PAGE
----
Sri Lanka lifts ban on Facebook a week after it was blocked on grounds of inciting communal violence


Sri Lankan officials said on Thursday they had lifted a ban on Facebook after discussions with the social network, a week after blocking access on the grounds it was being used to fuel communal violence.

Sri Lanka Special Task Force soldiers patrol along a road. Reuters

Sri Lanka Special Task Force soldiers patrol along a road. Reuters

At least two people were killed in clashes last week when Sinhalese Buddhists, angered by the killing of a Buddhist driver by Muslims, attacked mosques and Muslim-owned properties in the central Kandy district.

Some of the violence was instigated by postings on Facebook threatening, according to the government, which on 7 March cut access to Facebook, Viber, and WhatsApp. It initially said the ban would last for three days but extended the block without informing the public, users said.

"On my instructions, my secretary has discussed with officials of Facebook, who have agreed that its platform will not be used for spreading hate speech and inciting violence," President Maithripala Sirisena said in his Twitter feed.

He said he had instructed the telecommunication regulator to remove the temporary ban with immediate effect. Government officials have said Facebook's action against those who spread hate speech has been too slow.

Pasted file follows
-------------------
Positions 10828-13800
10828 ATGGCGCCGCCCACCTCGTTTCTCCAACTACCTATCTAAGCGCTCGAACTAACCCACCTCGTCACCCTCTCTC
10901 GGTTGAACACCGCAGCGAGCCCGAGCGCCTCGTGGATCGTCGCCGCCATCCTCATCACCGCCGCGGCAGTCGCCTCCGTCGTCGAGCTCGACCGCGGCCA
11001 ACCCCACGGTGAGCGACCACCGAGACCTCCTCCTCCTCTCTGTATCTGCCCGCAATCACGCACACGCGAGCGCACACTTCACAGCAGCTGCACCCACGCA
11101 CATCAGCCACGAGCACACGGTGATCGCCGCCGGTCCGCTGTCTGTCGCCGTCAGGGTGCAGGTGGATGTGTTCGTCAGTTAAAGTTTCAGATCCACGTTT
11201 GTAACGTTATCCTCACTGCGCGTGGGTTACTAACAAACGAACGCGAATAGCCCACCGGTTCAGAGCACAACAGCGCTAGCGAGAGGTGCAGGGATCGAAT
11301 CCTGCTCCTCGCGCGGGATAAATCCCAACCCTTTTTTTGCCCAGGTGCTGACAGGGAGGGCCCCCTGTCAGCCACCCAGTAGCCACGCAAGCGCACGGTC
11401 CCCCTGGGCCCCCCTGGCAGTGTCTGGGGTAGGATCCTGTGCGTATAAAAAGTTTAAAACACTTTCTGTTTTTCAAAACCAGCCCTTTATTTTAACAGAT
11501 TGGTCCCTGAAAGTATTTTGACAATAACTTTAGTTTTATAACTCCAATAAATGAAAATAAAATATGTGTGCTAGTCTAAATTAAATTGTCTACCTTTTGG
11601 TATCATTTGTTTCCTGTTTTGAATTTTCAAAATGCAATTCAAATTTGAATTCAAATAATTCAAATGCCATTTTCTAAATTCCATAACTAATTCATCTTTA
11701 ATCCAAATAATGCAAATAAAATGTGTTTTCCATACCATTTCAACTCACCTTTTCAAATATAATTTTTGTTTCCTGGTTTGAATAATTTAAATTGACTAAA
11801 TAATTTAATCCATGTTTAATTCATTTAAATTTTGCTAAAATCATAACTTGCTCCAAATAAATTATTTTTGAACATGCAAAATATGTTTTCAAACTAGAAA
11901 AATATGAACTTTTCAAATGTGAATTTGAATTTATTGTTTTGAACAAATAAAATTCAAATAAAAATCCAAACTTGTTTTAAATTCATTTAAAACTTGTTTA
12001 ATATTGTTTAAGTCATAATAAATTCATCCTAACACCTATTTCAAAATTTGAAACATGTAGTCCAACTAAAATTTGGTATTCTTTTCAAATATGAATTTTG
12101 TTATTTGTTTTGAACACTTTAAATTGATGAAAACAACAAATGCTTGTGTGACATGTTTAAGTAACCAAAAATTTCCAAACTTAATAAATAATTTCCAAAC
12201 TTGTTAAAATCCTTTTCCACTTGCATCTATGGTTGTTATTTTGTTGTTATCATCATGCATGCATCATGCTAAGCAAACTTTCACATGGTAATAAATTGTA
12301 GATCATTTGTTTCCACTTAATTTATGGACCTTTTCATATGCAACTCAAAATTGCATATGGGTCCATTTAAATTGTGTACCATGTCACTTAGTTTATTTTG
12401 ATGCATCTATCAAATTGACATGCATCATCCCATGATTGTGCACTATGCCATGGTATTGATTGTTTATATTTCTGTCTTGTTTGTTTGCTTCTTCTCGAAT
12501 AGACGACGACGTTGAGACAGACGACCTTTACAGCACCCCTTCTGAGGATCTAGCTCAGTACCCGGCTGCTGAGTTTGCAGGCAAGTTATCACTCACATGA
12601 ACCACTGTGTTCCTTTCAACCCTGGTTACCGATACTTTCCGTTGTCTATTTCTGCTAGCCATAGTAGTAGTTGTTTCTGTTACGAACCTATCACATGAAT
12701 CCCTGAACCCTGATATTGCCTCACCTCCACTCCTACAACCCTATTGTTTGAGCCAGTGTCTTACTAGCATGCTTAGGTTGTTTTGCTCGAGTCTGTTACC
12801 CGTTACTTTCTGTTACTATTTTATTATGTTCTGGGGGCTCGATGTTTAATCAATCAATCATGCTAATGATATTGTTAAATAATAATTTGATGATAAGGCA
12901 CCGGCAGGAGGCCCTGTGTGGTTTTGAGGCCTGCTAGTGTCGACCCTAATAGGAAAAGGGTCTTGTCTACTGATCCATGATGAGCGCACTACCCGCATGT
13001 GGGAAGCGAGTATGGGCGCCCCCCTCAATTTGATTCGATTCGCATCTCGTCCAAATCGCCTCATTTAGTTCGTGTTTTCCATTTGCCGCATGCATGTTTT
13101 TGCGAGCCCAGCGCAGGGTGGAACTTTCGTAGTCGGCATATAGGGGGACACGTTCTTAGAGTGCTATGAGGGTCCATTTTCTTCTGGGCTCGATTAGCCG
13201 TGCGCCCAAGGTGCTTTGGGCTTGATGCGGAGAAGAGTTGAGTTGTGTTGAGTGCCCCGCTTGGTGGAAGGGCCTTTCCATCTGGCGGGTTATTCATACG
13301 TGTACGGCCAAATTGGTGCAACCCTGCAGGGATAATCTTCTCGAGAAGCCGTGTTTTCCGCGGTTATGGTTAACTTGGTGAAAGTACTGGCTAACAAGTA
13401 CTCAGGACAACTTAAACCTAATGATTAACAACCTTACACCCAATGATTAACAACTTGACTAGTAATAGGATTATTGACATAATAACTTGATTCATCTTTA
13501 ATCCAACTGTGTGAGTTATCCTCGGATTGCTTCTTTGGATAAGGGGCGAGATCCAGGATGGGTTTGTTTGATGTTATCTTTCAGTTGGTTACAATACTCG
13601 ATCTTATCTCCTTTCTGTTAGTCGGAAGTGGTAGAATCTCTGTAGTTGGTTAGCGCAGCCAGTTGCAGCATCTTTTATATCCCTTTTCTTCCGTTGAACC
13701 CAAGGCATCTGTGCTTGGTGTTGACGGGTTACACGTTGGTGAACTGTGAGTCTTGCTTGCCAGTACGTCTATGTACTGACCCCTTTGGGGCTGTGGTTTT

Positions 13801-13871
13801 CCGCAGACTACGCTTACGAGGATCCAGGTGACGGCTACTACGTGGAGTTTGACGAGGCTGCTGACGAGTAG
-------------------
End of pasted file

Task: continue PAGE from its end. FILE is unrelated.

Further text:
"Facebook officials agreed to speed up the response time," telecommunication minister Harin Fernando, who participated in the discussion with Facebook officials, told Reuters.

"We have discussed how we can create new windows to make sure easy removal of these hate speech items," he said without elaborating. Facebook officials were not immediately available for comment.

The government had lifted the ban on Viber and WhatsApp earlier this week. Communal tensions have grown over the past year with some hardline Buddhist groups accusing Muslims of forcing people to convert to Islam and vandalizing Buddhist archaeological sites. Muslim groups deny the allegations.

Fernando said on Tuesday the government could not control hate speech and fake messages on Facebook by "extreme" Buddhists and Muslims and it had become a menace to national security.

Police are investigating whether 10 suspected ringleaders of the wave of attacks on Muslims had outside funding or foreign help.

Sri Lanka's Muslims makeup about 9 percent of its 21 million people and mostly live in the east and center of the island. Buddhist Sinhalese account for about 70 percent and ethnic Tamils, most of whom are Hindus, about 13 percent.

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